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“Thinking” in a World of Appearances Hannah Arendt between Karl Jaspers and Martin Heidegger

  • John Francis Burke
Part of the The Yearbook of Phenomenological Research book series (ANHU, volume 21)

Abstract

At the conclusion of Hannah Arendt’s masterful treatment of the vita activa, The Human Condition (1958), she suggests that thinking might very well constitute the most active human activity: For if no other test but the experience of being active, no other measure but the extent of sheer activity were to be applied to the various activities within the vita activa, it might well be that thinking as such would surpass them all. Whoever has any experience in this matter will know how right Cato was when he said: Numquam se plus agere quam nihil cum ageret, numquam minus solum esse quam cum solum esset - “Never is he more active when he does nothing, never is he less alone than when he is by himself.”2 However, in terms of Arendt’s major distinction between the vita activa and the vita contemplativa, thinking is much more indigenous to the latter. It is not until The Life of the Mind (1978) that Arendt unpacks the significance of thinking as suggested in the above quotation.3

Keywords

Bodily Organ Sheer Activity Ontological Character True World Karl Jasper 
These keywords were added by machine and not by the authors. This process is experimental and the keywords may be updated as the learning algorithm improves.

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Notes

  1. 1.
    Hannah Arendt, Thinking, Vol. I of The Life of the Mind, ed. Mary McCarthy (New York: Harcourt Brace Jovanovich, 1978), p. 1; Martin Heidegger, What is Called Thinking?, trans. J. Glenn Gray (New York: Harper & Row, 1968), p. 159. In Gray’s translation the third line reads: “Thinking solves no cosmic riddles.” Heidegger, p. 159.Google Scholar
  2. 2.
    Hannah Arendt, The Human Condition (Chicago: University of Chicago Press, 1958), p. 325.Google Scholar
  3. 3.
    Many of Arendt’s arguments in Thinking were initially formulated in her preceding essay, “Thinking and Moral Considerations,” Social Research 38 (1971), 417-47.Google Scholar
  4. 4.
    Thinking, p. 8.Google Scholar
  5. 5.
    Thinking, p. 4.Google Scholar
  6. 6.
    Arendt’s concept of the banality of evil constitutes a significant departure from her previous presentation of evil as radical in The Origin of Totalitarianism (New York: Harcourt, Brace, and Jovanovich, 1973), p. 459.Google Scholar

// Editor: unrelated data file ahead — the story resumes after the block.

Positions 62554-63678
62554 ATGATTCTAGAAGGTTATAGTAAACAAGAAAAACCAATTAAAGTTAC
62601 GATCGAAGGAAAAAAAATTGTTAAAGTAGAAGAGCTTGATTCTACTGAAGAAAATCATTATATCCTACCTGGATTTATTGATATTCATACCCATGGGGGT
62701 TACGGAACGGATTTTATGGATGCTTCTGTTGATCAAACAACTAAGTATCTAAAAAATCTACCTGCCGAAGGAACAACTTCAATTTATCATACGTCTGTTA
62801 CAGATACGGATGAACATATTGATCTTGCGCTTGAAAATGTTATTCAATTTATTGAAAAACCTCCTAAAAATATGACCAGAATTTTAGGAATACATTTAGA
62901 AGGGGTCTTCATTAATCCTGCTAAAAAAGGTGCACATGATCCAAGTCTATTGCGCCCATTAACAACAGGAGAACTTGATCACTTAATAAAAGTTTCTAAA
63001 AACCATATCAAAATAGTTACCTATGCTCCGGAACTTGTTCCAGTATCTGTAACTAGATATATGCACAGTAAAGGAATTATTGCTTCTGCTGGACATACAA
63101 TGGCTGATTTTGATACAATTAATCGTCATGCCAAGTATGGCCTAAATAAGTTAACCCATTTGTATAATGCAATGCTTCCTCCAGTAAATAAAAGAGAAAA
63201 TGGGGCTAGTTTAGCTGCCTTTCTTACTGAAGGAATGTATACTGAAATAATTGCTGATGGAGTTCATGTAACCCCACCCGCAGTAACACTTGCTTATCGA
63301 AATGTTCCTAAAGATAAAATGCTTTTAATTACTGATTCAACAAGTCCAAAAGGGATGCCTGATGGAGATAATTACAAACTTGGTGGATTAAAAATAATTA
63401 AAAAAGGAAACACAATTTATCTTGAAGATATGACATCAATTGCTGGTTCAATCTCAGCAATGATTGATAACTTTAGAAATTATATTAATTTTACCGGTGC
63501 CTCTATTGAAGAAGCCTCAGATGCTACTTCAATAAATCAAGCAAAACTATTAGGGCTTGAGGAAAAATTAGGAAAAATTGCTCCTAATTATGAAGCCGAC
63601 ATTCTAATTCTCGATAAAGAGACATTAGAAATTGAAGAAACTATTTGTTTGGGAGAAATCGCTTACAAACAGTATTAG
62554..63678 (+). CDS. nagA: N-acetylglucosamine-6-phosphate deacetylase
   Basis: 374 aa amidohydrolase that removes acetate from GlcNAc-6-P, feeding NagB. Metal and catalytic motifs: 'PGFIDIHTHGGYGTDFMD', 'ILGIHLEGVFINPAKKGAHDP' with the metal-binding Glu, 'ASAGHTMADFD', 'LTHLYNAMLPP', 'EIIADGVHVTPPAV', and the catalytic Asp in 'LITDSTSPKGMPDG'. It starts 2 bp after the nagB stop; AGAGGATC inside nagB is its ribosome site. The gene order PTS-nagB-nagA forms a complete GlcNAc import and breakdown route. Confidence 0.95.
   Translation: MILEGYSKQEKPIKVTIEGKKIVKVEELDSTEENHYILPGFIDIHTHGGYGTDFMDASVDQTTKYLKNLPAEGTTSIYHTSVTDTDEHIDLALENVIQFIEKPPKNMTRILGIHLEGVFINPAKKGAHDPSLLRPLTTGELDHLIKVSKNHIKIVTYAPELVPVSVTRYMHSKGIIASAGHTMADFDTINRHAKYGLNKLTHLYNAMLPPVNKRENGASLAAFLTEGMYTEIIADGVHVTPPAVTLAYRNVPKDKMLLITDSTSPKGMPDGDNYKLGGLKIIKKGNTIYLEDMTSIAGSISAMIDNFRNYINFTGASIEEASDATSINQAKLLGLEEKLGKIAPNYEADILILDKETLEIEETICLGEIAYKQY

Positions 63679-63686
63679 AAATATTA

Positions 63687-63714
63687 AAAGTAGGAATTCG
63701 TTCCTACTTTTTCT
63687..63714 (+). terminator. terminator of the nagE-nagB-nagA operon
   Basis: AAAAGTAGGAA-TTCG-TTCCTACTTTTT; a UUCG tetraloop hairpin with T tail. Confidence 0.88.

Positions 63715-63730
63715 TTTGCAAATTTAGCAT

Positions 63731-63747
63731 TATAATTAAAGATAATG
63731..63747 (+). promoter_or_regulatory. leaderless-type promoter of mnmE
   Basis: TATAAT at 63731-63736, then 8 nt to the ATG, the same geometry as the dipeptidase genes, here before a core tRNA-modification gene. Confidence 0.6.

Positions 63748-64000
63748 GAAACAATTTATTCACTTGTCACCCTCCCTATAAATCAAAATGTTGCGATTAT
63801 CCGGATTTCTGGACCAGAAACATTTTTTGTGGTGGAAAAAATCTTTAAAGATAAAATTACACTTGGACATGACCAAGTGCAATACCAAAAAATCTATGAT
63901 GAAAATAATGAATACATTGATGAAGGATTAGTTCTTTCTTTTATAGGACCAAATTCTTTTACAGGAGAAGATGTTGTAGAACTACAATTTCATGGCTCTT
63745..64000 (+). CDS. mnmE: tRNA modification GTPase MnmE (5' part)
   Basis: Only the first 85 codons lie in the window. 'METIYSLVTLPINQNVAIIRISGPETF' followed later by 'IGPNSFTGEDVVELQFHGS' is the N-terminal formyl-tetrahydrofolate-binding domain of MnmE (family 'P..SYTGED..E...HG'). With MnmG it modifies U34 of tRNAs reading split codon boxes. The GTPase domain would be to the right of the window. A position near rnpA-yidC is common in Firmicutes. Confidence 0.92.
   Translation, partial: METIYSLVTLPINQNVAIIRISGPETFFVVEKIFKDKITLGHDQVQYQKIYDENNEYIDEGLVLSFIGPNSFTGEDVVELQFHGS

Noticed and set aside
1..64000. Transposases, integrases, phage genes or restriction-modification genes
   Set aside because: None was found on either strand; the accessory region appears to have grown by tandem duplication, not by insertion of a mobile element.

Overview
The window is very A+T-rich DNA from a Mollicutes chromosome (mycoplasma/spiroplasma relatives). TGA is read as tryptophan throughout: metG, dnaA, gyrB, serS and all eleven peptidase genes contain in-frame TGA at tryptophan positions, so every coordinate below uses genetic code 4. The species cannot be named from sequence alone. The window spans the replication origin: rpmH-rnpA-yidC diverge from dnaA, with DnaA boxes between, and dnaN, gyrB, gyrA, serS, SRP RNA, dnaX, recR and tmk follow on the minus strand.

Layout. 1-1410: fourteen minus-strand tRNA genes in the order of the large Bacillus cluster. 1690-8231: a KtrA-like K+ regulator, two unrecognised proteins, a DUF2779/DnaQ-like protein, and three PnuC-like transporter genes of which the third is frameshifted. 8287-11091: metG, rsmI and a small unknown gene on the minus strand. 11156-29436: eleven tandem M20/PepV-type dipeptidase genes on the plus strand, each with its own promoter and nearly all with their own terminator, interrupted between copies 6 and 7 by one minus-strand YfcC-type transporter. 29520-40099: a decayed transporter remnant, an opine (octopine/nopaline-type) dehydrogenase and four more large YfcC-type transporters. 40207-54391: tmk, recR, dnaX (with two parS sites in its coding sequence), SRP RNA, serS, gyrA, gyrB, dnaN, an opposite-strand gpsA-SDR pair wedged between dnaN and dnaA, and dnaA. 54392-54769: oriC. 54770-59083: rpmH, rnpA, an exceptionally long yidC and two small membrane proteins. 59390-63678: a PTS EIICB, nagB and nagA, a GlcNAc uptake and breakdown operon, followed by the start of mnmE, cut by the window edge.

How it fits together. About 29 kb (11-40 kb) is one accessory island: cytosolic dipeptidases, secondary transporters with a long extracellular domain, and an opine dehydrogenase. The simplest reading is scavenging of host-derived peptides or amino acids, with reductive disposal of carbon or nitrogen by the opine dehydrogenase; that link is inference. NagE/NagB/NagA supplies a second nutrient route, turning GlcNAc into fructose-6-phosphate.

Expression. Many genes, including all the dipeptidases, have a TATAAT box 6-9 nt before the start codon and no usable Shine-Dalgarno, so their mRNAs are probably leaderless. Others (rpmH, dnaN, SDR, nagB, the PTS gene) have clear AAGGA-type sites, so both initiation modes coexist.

7. 7.
    Friedrich Nietzsche, “Twilight of the Idols,” in The Portable Nietzsche, trans, and ed., Walter Kaufmann (New York: Viking Press, 1968), pp. 485–86.Google Scholar
  8. 8.
    Thinking, p. 11; The Portable Nietzsche, p. 486.Google Scholar
  9. 9.
    See Hannah Arendt, “What is Existenz Philosophy?,” Partisan Review 8 (1946), 51–56; Elisabeth Young-Bruehl, Freedom and Karl Jaspers’ Philosophy (New Haven: Yale University Press, 1981), pp. 122—29.Google Scholar
  10. 10.
    Thinking, p. 15.Google Scholar
  11. 11.
    Thinking, pp. 12–13.Google Scholar
  12. 12.
    The Human Condition, p. 8.Google Scholar
  13. 13.
    Thinking, p. 19.Google Scholar
  14. 14.
    Thinking, p. 20.Google Scholar
  15. 15.
    Thinking, p. 20.Google Scholar
  16. 16.
    Thinking, p. 23.Google Scholar
  17. 17.
    Thinking, p. 25.Google Scholar
  18. 18.
    Thinking, p. 26.Google Scholar
  19. 19.
    Thinking, p. 39.Google Scholar
  20. 20.
    Thinking, p. 32.Google Scholar
  21. 21.
    Thinking, p. 43.Google Scholar
  22. 22.
    Maurice Merleau-Ponty, The Visible and the Invisible, trans. Alphonso Lingis, ed. Claude Lefort (Evanston, Illinois: Northwestern University Press, 1968), pp. 259–60.Google Scholar
  23. 23.
    Thinking, p. 33.Google Scholar
  24. 24.
    Thinking, p. 33.Google Scholar
  25. 25.
    Maurice Merleau-Ponty, Signs, trans. Richard McCleary (Evanston, Illinois: Northwestern University Press, 1964), pp. 20–21.Google Scholar
  26. 26.
    Thinking, pp. 40–41.Google Scholar
  27. 27.
    Thinking, p. 42.Google Scholar
  28. 28.
    Thinking, p. 45.Google Scholar
  29. 29.
    Thinking, p. 46.Google Scholar
  30. 30.
    Thinking, p. 46. Arendt adopts this term from Merleau-Ponty’s discussion of the notion in the Visible and the Invisible, pp. 28—49.Google Scholar
  31. 31.
    Thinking, p. 48.Google Scholar
  32. 32.
    Thinking, p. 49.Google Scholar
  33. 33.
    Thinking, p. 49.Google Scholar
  34. 34.
    Thinking, p. 50.Google Scholar
  35. 35.
    Thinking, p. 58.Google Scholar
  36. 36.
    Thinking, p. 61.Google Scholar
  37. 37.
    Thinking, p. 61.Google Scholar
  38. 38.
    Thinking, p. 60.Google Scholar
  39. 39.
    Thinking, pp. 60–61.Google Scholar
  40. 40.
    Thinking, p. 65.Google Scholar
  41. 41.
    Arendt explains: “But Being, since Parmenides the highest concept of Western Philosophy, is a thought-thing that we do not expect to be perceived by the senses or to cause a sensation, whereas realness is akin to sensation.…“ Thinking, p. 51.Google Scholar
  42. 42.
    Arendt explains: “In other words, the common philosophical understanding of being as the ground of Appearance is true to the phenomenon of Life, but the same cannot be said of the evaluation of Being versus Appearance which is at the bottom of all two-world theories.” Thinking, p. 42.Google Scholar
  43. 43.
    Karl Jaspers, Philosophy, trans. E. B. Ashton (Chicago: University of Chicago Press, 1969), I, pp. 47–64.Google Scholar
  44. 44.
    Edmund Husserl, “Consciousness and Natural Reality,” in Philosophy in the Twentieth Century: An Anthology, ed. William Barrett and Henry Aiken (New York: Random House, 1962), II, pp. 179–205.Google Scholar

Copyright information

© D. Reidel Publishing Company 1986

Authors and Affiliations

  • John Francis Burke
    • 1
  1. 1.Southwest Texas State UniversityUSA

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